Official News from Microsoft’s Information Platform
Guest blog post by: James Rowland-Jones (JRJ), SQL Server MVP, PASS Board Director, SQLBits organiser and owner of The Big Bang Data Company (@BigBangDataCo). James specializes in Microsoft Analytics Platform System and delivers scale-out solutions that are both simple and elegant in their design. He is passionate about the community, sitting on both the PASS Board of Directors and the SQLBits organising committee. He recently co-authored a book on Microsoft Big Data Solutions and also authored the APS training course for Microsoft. You can find him on LinkedIn (JRJ) and Twitter (@jrowlandjones).
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On April 15, 2014 Microsoft announced the next evolution of their Modern Data Warehouse strategy; launching the Analytics Platform System (APS). APS is an important step for many reasons. However, to me, the most important of those reasons is that it helps businesses complete the jigsaw on business data. In this blog post I am going to define what I mean by business data and explain how PolyBase has evolved; providing the bridge between heterogeneous data sources. In short, we are going to put the “Poly” in PolyBase.
Business data comes in a variety of forms and exists in a diverse set of data sources. Those forms are sometimes described using terms such as relational, non-relational, structured, semi-structured or even un-structured. However, whatever term you choose to use doesn’t really matter. What matters is that the business has generated it and its employees (a.k.a. the users) need to be able to access said data, integrate it and draw data insights from it. This data is often disparate; spread liberally across the enterprise.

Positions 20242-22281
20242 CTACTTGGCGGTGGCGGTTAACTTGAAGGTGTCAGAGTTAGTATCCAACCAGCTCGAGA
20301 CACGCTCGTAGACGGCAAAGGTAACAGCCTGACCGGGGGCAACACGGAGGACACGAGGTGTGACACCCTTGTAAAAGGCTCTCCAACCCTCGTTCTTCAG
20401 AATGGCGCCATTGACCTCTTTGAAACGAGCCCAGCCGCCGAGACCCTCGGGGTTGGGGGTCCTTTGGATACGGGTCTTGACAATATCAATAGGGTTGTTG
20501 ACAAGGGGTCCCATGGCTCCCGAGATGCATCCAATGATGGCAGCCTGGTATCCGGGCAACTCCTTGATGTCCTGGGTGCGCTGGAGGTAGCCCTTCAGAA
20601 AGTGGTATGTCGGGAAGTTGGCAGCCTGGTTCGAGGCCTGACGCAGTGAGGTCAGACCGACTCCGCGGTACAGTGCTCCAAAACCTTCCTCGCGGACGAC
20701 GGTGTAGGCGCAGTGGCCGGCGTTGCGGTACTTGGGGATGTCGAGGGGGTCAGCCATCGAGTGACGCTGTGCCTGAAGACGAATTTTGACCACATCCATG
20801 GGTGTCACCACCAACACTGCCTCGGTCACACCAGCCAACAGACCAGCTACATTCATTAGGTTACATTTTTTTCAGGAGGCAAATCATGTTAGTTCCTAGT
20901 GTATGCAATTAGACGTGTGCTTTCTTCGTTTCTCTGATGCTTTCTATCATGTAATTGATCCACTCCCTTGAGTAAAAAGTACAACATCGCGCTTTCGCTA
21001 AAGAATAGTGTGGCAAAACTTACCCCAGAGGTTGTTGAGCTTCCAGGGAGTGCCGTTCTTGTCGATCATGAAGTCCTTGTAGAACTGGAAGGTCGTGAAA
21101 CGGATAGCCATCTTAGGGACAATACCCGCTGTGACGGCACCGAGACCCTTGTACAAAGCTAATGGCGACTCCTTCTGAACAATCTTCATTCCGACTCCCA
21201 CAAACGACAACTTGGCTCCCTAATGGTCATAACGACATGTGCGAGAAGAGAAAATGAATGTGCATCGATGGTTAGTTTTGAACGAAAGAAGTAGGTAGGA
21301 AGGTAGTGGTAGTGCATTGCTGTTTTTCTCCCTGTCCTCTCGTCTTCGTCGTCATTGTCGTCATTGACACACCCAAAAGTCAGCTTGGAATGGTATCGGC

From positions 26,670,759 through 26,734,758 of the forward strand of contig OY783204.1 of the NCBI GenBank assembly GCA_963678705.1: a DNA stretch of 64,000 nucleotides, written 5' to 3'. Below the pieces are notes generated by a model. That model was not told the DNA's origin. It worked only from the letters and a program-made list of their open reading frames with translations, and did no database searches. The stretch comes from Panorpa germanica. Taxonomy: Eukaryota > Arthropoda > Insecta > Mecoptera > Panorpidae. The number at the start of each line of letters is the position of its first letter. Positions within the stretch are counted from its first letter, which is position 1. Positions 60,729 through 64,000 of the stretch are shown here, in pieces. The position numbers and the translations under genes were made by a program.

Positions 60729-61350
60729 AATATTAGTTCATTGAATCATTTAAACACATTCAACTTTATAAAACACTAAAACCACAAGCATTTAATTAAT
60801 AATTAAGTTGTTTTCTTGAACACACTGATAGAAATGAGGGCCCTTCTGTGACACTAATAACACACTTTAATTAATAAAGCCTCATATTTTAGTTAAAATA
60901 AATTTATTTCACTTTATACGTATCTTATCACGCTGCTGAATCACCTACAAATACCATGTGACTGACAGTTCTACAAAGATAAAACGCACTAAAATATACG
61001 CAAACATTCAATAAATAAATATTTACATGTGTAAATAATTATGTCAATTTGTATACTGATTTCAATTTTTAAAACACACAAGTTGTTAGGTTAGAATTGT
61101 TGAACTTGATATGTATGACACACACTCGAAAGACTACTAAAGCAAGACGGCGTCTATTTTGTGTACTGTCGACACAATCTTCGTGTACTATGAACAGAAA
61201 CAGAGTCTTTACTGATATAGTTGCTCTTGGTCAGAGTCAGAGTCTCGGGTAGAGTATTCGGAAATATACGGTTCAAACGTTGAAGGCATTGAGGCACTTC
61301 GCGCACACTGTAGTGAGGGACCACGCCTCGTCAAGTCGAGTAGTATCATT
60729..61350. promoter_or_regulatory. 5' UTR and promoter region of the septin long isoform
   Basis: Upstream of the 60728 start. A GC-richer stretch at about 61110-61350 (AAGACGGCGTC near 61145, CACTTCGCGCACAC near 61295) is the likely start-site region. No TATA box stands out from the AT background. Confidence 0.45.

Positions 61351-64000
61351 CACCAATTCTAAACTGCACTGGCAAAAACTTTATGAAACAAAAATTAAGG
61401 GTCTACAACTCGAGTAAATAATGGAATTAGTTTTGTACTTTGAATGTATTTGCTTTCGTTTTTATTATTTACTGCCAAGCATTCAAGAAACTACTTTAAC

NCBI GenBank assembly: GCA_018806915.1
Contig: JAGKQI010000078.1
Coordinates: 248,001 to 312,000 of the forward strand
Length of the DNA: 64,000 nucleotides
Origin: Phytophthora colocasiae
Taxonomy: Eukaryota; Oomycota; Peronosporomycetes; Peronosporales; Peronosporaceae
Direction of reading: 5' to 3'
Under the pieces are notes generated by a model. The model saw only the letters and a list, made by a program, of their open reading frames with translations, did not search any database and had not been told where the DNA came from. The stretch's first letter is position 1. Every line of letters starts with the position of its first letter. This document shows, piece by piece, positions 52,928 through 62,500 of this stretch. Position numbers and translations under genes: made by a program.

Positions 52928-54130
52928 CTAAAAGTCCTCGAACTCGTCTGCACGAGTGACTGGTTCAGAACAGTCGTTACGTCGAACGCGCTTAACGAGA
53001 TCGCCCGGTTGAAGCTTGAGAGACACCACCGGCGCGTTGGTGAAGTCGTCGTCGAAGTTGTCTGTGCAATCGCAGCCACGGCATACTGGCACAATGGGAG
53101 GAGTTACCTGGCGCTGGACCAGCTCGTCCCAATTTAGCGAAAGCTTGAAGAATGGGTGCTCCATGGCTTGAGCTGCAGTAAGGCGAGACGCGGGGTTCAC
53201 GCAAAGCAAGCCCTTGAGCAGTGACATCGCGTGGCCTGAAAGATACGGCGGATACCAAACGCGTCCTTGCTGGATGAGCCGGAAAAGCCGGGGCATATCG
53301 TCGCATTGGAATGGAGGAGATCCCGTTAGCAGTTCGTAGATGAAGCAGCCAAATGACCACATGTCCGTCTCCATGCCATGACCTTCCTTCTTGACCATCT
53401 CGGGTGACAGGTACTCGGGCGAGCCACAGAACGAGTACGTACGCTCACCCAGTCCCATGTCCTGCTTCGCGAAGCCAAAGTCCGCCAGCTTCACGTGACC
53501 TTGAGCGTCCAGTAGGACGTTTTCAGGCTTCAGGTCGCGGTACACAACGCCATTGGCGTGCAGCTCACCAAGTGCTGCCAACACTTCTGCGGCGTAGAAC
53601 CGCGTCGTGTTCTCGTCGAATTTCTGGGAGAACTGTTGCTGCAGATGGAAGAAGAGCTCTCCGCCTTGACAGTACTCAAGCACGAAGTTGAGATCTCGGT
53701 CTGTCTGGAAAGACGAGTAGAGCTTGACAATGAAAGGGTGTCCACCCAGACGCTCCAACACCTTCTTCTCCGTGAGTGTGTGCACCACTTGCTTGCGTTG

These users don’t see themselves as technical (although many are) and are often frustrated by the barriers created by having disparate data in a variety of forms. Having to write separate queries for different sources is difficult, time-consuming and raises many data quality challenges. I am sure you have seen this many times before. However, in the world of analytics the latency introduced by this kind of data integration is the real killer. By the time the data integration barrier has been solved the value of the insight has diminished. Consequently, business users need to have frictionless access to all of the data, all of the time.
In the modern world, there is only data, questions and a desire for answers. To enhance adoption we also need *something* that delivers using simple, familiar tools leveraging commodity technology and offering both high performance and low latency.